The fire started shortly after 8 p.m. on July 1. Officials said two boys, 6 and 10, were playing with illegal fireworks which ignited cardboard boxes just outside the entrance. Then the building caught fire.

Mark Savage, a Los Angeles County Fire Department inspector, said it took about 40 minutes to put out the fire, which caused $500,000 in damage to the contents and $200,000 in damage to the building.

He said that the boys were released to their parents after being detained by Sheriff's Department deputies. They will be placed in the Junior Fire Setters Program, which counsels juveniles.

"It's just a fluke, that's what life is," said Greenspan, 67, who lives in West Los Angeles.

"We just do the best we can and keep fighting the battle. Thank God I'm still healthy. My son's healthy. I got nice people working for me. Three of them were here all night with my son."

His employees were still there the day after the fire, young men wearing the baggy-style pants Greenspan's was noted for. They shoveled glass and debris from the display windows.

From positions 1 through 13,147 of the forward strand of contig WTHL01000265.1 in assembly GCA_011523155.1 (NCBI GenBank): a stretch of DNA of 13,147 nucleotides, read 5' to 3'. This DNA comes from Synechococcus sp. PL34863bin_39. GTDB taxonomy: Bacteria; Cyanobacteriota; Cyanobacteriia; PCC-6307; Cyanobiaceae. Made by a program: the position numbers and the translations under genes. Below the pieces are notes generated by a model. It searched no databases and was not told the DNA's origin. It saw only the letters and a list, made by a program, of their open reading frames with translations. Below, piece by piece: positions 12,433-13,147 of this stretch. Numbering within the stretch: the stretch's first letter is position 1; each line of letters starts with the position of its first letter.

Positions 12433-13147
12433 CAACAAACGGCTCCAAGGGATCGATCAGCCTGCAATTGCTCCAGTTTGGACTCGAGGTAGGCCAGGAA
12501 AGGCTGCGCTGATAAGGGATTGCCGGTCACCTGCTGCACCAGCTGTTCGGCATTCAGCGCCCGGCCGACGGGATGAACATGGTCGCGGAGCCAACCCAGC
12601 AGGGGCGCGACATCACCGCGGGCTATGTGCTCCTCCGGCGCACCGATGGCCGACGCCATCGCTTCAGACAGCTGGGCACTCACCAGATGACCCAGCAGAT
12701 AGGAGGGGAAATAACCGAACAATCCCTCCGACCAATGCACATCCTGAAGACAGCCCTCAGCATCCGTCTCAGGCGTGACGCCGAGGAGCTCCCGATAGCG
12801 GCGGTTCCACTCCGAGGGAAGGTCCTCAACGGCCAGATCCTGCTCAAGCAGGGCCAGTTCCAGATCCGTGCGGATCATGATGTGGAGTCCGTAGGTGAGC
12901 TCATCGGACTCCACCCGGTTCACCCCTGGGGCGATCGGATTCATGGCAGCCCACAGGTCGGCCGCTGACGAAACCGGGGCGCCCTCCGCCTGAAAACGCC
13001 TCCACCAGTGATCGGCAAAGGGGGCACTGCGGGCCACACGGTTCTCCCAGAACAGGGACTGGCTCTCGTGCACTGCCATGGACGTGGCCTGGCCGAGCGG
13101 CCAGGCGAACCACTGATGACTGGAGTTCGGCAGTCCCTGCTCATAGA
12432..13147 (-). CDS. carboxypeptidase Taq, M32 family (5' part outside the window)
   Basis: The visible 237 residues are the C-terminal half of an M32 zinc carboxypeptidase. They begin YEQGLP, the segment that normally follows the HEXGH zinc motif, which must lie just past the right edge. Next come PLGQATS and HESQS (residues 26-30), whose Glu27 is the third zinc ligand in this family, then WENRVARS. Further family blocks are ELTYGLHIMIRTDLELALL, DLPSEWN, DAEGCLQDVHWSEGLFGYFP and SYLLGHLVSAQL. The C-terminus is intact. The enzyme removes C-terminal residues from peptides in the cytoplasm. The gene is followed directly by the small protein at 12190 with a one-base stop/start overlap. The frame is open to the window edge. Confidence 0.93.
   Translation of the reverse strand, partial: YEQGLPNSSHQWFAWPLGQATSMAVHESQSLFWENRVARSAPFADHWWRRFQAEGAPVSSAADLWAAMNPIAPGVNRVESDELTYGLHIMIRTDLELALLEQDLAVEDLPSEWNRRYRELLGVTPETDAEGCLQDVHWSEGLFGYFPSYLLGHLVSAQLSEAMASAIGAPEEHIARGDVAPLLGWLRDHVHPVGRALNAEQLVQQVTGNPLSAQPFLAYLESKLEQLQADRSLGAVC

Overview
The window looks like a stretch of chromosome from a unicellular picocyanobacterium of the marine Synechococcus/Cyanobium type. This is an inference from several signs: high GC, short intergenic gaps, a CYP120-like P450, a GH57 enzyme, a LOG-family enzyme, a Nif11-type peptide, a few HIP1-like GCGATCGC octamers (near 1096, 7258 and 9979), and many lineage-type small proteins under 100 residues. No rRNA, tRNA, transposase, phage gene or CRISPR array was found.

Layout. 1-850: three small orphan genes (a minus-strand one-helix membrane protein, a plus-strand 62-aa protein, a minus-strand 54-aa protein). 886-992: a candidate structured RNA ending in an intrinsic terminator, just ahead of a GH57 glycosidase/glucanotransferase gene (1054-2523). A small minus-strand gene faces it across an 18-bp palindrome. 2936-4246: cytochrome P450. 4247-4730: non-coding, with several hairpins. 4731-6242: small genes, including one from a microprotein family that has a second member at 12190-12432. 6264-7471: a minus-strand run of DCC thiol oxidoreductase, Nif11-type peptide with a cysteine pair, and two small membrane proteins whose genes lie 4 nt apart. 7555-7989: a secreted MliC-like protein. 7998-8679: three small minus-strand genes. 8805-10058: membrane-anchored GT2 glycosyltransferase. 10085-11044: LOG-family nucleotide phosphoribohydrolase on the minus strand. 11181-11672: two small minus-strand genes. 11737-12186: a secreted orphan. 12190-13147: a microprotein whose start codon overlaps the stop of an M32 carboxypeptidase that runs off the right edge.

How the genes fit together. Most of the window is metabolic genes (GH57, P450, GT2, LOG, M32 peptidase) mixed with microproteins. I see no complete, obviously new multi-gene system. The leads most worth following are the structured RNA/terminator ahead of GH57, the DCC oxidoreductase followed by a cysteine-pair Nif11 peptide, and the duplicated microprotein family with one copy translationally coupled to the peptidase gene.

Phillip Flores, a salesman, had already been inside to inspect the damage.

"You don't want to go in there, man," he said. "It will make you cry."

Flores, who lives across the street, saw the fire soon after it broke out and called Evan Greenspan, the store's co-owner. "They're like family," Flores said. "I felt their sorrow. It was like watching your own house go up in a fire."

Eddie Greenspan's head was spinning that day as the traffic whizzed by on Tweedy. Was any electricity left? Were loans available? Was everything boarded up? Could he find a warehouse? How much was salvageable?

"I keep thinking of things to do," he said.

He peered through a smoke-streaked window into a recently enlarged section of the store. "From there back I'm OK," he said, adding that everything in the main section was gutted.

A rear storeroom was not burned, but it was impossible to get back there to determine if the clothes sealed in crates had escaped smoke damage.